Thanksgiving Safety is Something to be Grateful For

There’s so much to be grateful for this year, as there is every year. For us at Howard Blau Law, one of the biggest things is safety. Yes, not the sort of answer you’d expect while going around the table,  but hear us out. 

We’re grateful for safety because it got us here. It’s what carries our loved ones home at night, and assures us that our clients are doing well. It’s what keeps our readers warm (but not too warm, because that would start a fire.) It’s elegant in its simplicity, while still encompassing so many things. 

Safety is the traffic cone warning you to change lanes. Safety is that warning label on your infant child’s crib. Safety is our rule of law — not always, but for the most part — and the regulations enacted to protect us from harm. Safety is the men and women working tirelessly on the frontlines of so many fires across our state. And safety is the advice those firefighters have to give this year.

House fires are far too common each Thanksgiving, and this year we are especially grateful for the Culver City Fire Department.

Here are some tips that the CCFD would like us to keep in mind:

  • The leading cause of fire in the kitchen is unattended cooking. Stand by your pan when you are cooking on the stove top. If you leave the kitchen for even a short time, turn off the stove.
  • Watch what you are cooking. Fires start when the heat is too high. If you see any smoke or the grease starts to boil, turn the burner off.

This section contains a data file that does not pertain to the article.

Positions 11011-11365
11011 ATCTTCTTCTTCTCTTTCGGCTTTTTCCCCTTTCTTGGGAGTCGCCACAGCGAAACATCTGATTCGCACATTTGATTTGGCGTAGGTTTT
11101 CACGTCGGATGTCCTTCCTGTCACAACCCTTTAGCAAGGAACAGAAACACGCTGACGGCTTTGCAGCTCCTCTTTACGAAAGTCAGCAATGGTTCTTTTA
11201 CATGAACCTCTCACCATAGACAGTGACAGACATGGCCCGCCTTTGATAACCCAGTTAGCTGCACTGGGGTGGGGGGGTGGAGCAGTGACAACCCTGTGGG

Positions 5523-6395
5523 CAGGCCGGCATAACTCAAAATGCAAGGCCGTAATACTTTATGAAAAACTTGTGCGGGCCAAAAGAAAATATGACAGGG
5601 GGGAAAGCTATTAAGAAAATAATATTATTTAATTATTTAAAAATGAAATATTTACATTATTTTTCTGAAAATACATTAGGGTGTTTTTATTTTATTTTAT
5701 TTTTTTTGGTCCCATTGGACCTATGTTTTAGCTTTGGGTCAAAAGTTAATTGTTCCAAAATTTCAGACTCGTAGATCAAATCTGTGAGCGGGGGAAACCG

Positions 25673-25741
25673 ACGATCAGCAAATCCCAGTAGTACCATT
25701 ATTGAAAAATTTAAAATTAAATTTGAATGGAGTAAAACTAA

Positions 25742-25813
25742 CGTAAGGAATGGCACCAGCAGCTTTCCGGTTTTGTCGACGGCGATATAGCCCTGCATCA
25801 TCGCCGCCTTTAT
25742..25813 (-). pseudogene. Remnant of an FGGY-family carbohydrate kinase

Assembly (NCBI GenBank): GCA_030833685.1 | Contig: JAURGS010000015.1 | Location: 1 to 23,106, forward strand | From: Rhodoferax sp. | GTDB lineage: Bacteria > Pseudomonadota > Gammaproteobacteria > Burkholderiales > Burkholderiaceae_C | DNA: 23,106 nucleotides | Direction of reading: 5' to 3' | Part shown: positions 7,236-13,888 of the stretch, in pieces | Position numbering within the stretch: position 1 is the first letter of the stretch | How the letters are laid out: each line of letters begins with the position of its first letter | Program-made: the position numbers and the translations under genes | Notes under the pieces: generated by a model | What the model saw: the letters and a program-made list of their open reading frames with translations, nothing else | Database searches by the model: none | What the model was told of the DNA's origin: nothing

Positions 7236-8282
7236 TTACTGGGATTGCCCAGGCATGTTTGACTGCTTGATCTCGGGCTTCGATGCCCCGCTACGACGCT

• Turn pot handles toward the back of the stove. Then no one can bump them or pull them over. 
  • Keep a pan lid or baking sheet nearby. Use it to cover the pan if it catches on fire. 
  • Stay in your home when cooking your turkey and check on it frequently. Set a timer so you will not forget about the bird as you watch the parade or football.
  • Make sure kids stay away from hot food and liquids. The steam or splash from vegetables, gravy or coffee could cause serious burns. Have a “kid-free zone” of at least 3 feet around the stove and areas where hot food or drink is prepared or carried.
  • Keep anything that can catch fire (e.g., oven mitts, wooden utensils, food packages, towels and curtains) away from your stovetop. 
  • Make sure your smoke alarms are working. Test them by pushing the test button.
  • If you are frying your turkey, use a fryer with thermostat controls to ensure the oil does not become overheated. Thaw your turkey completely; ice on the bird will cause oil to splatter. Don’toverfill the pot with oil. Always use a turkey fryer outdoors.

It seems like every other week a new part of Southern California is burning. It’s okay if on Thanksgiving day it’s your mashed potatoes, but please don’t let it be your home. 

From all of us at Howard Blau Law, may you have a safe and Happy Thanksgiving! What are you grateful for?

Have a serious injury and need legal advice?
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Check Out These References for Further Reading:

Thanksgiving Fire Safety Tips.” Culver City Fire Department. Retrieved 26 November 2019.

Enjoy a Safe Holiday Season.” National Safety Council. Retrieved 26 November 2019.

Food Safety Tips for Your Holiday Turkey.” Centers for Disease Control and Prevention. Retrieved 26 November 2019.

2019-11-27T11:30:12-08:00November 27th, 2019|Thanksgiving, Thanksgiving Safety|0 Comments